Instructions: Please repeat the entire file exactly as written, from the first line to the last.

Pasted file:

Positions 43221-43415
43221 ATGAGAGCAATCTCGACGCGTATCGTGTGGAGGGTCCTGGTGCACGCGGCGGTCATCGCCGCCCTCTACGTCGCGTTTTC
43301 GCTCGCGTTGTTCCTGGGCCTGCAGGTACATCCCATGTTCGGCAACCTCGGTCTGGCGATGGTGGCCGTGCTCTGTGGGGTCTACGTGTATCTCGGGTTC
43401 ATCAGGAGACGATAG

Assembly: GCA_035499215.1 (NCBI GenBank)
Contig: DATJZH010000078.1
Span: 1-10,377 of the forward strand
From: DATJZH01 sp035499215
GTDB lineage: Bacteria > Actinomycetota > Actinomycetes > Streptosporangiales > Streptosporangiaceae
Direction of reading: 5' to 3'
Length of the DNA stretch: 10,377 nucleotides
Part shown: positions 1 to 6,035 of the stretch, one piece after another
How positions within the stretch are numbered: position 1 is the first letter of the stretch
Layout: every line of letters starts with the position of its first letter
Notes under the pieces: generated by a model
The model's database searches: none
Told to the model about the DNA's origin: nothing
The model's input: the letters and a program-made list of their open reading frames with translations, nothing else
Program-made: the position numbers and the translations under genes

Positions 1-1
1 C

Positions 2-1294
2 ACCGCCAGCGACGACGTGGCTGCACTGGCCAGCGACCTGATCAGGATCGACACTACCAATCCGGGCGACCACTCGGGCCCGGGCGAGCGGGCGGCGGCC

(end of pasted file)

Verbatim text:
Positions 43221-43415
43221 ATGAGAGCAATCTCGACGCGTATCGTGTGGAGGGTCCTGGTGCACGCGGCGGTCATCGCCGCCCTCTACGTCGCGTTTTC
43301 GCTCGCGTTGTTCCTGGGCCTGCAGGTACATCCCATGTTCGGCAACCTCGGTCTGGCGATGGTGGCCGTGCTCTGTGGGGTCTACGTGTATCTCGGGTTC
43401 ATCAGGAGACGATAG

Assembly: GCA_035499215.1 (NCBI GenBank)
Contig: DATJZH010000078.1
Span: 1-10,377 of the forward strand
From: DATJZH01 sp035499215
GTDB lineage: Bacteria > Actinomycetota > Actinomycetes > Streptosporangiales > Streptosporangiaceae
Direction of reading: 5' to 3'
Length of the DNA stretch: 10,377 nucleotides
Part shown: positions 1 to 6,035 of the stretch, one piece after another
How positions within the stretch are numbered: position 1 is the first letter of the stretch
Layout: every line of letters starts with the position of its first letter
Notes under the pieces: generated by a model
The model's database searches: none
Told to the model about the DNA's origin: nothing
The model's input: the letters and a program-made list of their open reading frames with translations, nothing else
Program-made: the position numbers and the translations under genes

Positions 1-1
1 C

Positions 2-1294
2 ACCGCCAGCGACGACGTGGCTGCACTGGCCAGCGACCTGATCAGGATCGACACTACCAATCCGGGCGACCACTCGGGCCCGGGCGAGCGGGCGGCGGCC